Trías could well be understating the problem. Earlier this week, El Mundo newspaper published an article suggesting that many of those officials who received kickbacks actually signed receipts for the payments. And Bárcenas has also claimed that, after years of holding the Swiss accounts without declaring their contents to Spanish tax authorities, he registered and paid reduced taxes on half the amount in 2012 thanks to a fiscal amnesty passed by…wait for it…the Popular Party—which by then had been elected to run the government.

Yet Popular Party officials are hardly the only ones under scrutiny. The king’s son-in-law, former Olympic handball player Iñaki Urdangarin, is being investigated for skimming money from sporting and tourism contracts arranged by his Noós Foundation. In Andalusia, where the regional government is in Socialist Party hands, officials are accused of knowingly using public funds to pay out fraudulent retirement packages. The courts are investigating the president of the regional government of Madrid after his Jan. 16th admission that a 770,000-euro Marbella apartment whose previous owner was identified as an offshore company was indeed his. And on Friday, Jan. 25, Unió, which makes up half of the coalition governing Catalonia, was found guilty of siphoning public funds. Meanwhile, the children of the founder of Convergence, the other half of that coalition, are being investigated for influence peddling.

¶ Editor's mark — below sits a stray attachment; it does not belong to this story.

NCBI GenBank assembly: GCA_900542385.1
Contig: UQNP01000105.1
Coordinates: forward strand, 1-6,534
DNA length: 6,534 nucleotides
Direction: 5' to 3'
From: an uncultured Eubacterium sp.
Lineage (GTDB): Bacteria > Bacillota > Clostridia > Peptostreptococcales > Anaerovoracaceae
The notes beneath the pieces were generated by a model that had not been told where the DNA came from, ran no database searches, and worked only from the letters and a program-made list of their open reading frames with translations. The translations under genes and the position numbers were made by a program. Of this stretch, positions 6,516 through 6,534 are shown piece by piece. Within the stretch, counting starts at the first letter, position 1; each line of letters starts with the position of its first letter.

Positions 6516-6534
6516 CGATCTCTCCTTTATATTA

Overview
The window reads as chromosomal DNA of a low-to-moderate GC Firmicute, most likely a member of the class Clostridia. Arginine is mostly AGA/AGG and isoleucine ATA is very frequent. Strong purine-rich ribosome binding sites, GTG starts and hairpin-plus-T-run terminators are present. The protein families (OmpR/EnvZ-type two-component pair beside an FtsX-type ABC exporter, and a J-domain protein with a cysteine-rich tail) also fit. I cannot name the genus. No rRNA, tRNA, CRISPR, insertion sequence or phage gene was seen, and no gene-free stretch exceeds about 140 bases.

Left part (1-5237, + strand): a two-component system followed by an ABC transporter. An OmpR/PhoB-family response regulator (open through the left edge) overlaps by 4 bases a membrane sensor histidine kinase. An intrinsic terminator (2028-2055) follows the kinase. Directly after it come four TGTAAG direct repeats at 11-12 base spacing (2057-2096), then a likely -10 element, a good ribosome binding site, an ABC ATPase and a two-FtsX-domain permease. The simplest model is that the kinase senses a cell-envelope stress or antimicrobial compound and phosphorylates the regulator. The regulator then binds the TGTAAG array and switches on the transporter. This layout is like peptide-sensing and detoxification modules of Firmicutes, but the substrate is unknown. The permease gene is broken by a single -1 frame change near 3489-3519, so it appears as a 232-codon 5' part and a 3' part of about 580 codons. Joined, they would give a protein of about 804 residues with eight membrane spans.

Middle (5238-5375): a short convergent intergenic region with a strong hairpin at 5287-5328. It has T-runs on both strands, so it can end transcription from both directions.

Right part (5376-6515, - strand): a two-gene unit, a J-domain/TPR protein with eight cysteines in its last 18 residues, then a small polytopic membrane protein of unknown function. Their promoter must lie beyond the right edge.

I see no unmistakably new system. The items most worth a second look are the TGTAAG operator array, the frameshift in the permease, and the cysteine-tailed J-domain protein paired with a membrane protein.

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The real estate boom that preceded the current economic crisis allegedly made it possible for millions of euros to find their way into politicians’ pockets in exchange for preferential contracts and building permits. In 2006, the entire municipal government of Marbella was replaced when all its members were indicted in a case called Operation Malaya that is still ongoing. But the structures that have made corruption possible are much deeper.

“A lack of separation between the political class and the public administration is something we inherited from the Franco regime,” says Victor Lapuente, political scientist at the University of Gothenburg’s Quality of Government Institute. “It’s a revolving door–our civil servants become politicians and our politicians become civil servants.” In the absence of figures like city managers who aren’t elected and don’t owe their positions to those who are, patronage has become extremely important.